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Versions: (draft-rosenberg-sip-guidelines) 00 01 02 03 04 05 06 07 08 09 RFC 4485

Internet Engineering Task Force                                   SIP WG
Internet Draft                                 J.Rosenberg,H.Schulzrinne
draft-ietf-sip-guidelines-03.txt                 dynamicsoft,Columbia U.
November 17, 2001
Expires: May 2002


                Guidelines for Authors of SIP Extensions

STATUS OF THIS MEMO

   This document is an Internet-Draft and is in full conformance with
   all provisions of Section 10 of RFC2026.

   Internet-Drafts are working documents of the Internet Engineering
   Task Force (IETF), its areas, and its working groups.  Note that
   other groups may also distribute working documents as Internet-
   Drafts.

   Internet-Drafts are draft documents valid for a maximum of six months
   and may be updated, replaced, or obsoleted by other documents at any
   time.  It is inappropriate to use Internet-Drafts as reference
   material or to cite them other than as "work in progress".

   The list of current Internet-Drafts can be accessed at
   http://www.ietf.org/ietf/1id-abstracts.txt

   To view the list Internet-Draft Shadow Directories, see
   http://www.ietf.org/shadow.html.


Abstract

   The Session Initiation Protocol (SIP) is a flexible, yet simple tool
   for establishing interactive connections across the Internet. Part of
   this flexibility is the ease with which it can be extended. In order
   to facilitate effective and interoperable extensions to SIP, some
   guidelines need to be followed when developing SIP extensions. This
   document outlines a set of such guidelines for authors of SIP
   extensions.


1 Terminology

   In this document, the key words "MUST", "MUST NOT", "REQUIRED",
   "SHALL", "SHALL NOT", "SHOULD", "SHOULD NOT", "RECOMMENDED", "MAY",
   and "OPTIONAL" are to be interpreted as described in RFC 2119 [1] and
   indicate requirement levels for compliant SIP guidelines



J.Rosenberg,H.Schulzrinne                                     [Page 1]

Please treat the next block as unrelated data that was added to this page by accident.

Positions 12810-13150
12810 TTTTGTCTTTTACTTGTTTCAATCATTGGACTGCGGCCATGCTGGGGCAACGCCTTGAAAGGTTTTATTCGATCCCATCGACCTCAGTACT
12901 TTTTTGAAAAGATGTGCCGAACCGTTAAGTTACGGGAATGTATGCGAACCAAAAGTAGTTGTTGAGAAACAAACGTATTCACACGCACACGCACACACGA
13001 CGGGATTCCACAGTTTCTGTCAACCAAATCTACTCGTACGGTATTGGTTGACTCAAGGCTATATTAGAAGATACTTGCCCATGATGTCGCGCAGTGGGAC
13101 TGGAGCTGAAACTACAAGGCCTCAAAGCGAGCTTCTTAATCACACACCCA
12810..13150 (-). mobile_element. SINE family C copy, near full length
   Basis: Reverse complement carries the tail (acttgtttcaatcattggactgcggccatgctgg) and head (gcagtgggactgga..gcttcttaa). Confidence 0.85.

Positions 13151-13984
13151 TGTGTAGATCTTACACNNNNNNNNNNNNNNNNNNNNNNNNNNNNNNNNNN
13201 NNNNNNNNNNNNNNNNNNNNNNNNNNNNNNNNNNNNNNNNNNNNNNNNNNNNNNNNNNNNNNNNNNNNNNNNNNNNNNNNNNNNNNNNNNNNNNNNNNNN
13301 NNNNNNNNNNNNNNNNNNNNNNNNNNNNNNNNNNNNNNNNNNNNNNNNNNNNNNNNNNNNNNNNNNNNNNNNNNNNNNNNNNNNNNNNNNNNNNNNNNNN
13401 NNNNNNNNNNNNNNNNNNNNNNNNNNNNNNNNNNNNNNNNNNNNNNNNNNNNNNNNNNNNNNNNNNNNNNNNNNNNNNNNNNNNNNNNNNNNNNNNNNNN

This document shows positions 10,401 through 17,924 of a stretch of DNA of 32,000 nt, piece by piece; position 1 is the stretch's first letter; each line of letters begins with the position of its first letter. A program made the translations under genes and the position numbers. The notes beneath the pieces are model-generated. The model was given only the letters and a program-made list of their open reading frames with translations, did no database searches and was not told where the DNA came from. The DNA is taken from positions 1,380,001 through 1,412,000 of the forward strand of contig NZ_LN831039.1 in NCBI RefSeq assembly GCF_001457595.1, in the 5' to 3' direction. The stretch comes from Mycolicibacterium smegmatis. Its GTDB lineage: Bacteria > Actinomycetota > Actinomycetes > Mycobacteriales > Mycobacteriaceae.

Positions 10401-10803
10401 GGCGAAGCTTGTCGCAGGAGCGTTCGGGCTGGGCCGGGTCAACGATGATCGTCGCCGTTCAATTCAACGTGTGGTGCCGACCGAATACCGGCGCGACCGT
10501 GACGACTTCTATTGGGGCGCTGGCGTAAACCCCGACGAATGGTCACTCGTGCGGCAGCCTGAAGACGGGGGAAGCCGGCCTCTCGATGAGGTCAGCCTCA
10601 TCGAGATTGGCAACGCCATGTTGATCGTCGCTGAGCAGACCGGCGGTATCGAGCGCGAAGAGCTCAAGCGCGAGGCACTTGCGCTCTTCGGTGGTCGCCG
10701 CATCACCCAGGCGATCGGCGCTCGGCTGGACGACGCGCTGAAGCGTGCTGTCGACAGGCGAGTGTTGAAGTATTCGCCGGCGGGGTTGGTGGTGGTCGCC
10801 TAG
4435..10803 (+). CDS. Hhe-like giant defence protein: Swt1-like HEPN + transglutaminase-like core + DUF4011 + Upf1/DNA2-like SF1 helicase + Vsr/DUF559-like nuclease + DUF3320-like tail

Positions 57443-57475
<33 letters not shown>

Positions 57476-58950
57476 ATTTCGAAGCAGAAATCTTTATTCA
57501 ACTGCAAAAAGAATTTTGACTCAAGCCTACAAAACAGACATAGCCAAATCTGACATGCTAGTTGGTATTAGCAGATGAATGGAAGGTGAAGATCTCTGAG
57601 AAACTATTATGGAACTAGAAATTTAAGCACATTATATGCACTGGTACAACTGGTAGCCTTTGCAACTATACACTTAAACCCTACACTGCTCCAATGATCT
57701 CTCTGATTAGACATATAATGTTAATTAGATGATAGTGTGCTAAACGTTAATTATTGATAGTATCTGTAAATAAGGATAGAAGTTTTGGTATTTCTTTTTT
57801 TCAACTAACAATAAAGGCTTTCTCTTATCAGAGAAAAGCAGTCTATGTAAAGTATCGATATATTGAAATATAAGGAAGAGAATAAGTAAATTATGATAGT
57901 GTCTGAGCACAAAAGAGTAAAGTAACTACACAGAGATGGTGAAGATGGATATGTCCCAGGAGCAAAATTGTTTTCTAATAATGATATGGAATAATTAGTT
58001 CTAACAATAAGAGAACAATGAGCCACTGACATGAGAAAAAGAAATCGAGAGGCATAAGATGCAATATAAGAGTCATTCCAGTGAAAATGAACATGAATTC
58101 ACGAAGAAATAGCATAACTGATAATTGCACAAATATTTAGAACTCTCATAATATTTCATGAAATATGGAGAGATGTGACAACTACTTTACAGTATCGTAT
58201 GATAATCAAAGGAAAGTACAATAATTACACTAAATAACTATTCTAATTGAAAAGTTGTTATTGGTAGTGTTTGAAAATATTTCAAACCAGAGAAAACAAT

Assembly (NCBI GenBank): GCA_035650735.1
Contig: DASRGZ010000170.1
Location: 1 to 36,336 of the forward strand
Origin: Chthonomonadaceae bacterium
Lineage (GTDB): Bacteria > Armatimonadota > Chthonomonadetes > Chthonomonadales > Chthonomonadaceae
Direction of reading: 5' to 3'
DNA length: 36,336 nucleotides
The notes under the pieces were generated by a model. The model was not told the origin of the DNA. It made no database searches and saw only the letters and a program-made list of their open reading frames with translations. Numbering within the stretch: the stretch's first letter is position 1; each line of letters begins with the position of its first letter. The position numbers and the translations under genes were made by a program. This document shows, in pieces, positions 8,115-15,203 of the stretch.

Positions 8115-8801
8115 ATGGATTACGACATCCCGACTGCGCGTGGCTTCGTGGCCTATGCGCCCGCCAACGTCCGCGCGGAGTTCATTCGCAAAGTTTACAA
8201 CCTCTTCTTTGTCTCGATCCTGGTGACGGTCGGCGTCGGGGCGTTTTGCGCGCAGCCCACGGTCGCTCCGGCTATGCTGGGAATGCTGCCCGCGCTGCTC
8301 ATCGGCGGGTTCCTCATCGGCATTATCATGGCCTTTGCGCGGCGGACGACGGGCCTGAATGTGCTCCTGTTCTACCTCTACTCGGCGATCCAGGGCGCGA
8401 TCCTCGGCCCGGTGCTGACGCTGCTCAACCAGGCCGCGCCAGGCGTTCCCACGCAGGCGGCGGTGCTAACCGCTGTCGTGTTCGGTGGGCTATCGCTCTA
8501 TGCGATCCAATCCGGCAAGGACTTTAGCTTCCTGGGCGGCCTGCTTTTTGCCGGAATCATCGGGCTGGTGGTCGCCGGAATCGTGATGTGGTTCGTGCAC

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   implementations.

2 Introduction

   The Session Initiation Protocol (SIP) [2] is a flexible, yet simple
   tool for establishing interactive connections across the Internet.
   Part of this flexibility is the ease with which it can be extended
   (with new methods, new headers, new body types, and new parameters),
   and there have been countless proposals that have been made to do
   just that. An IETF process has been put into place which defines how
   extensions are to be made to the SIP protocol [3]. That process is
   designed to ensure that extensions are made which are appropriate for
   SIP (as opposed to being done in some other protocol), that these
   extensions fit within the model and framework provided by SIP, and
   are consistent with its operation, and that these extensions solve
   problems generically rather than for a specific use case. However,
   [3] does not provide the technical guidelines needed to assist that
   process. This draft helps to meet that need.

   This draft first provides a set of guidelines to help decide whether
   a certain piece of functionality is appropriately done in SIP.
   Assuming the functionality is appropriate, it then points out issues
   which extensions should deal with from within their specification.
   Finally, it discusses common interactions with existing SIP features
   which often cause difficulties in extensions.

3 Should I define a SIP Extension?

   The first question to be addressed when defining a SIP extension is:
   is a SIP extension the best solution to my problem? SIP has been
   proposed as a solution for numerous problems, including mobility,
   configuration and management, QoS control, call control, caller
   preferences, device control, third party call control, and MPLS path
   setup, to name a few. Clearly, not every problem can be solved by a
   SIP extension. More importantly, some problems that could be solved
   by a SIP extension, probably shouldn't.

   To assist engineers in determining whether a SIP extension is an
   appropriate solution to their problem, we present two broad criteria.
   First, the problem SHOULD fit into the general purvey of SIPs
   solution space. Secondly, the solution MUST conform to the general
   SIP architectural model.

   While the first criteria might seem obvious, we have observed that
   numerous extensions to SIP have been proposed because some function
   is needed in a device which also speaks SIP. The argument is
   generally given that "I'd rather implement one protocol than many".
   As an example, user agents, like all other IP hosts, need some way to



J.Rosenberg,H.Schulzrinne                                     [Page 2]


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   obtain their IP address. This is generally done through DHCP [4].
   SIPs multicast registration mechanisms might supply an alternate way
   to obtain an IP address. This would eliminate the need for DHCP in
   clients. However, we do not believe such extensions are appropriate.
   We believe that protocols should be defined to provide specific,
   narrow functions, rather than being defined based on all
   communications requirements between a pair of devices. The latter
   approach to protocol design yields modular protocols with broad
   application. It also facilitates extensibility and growth; single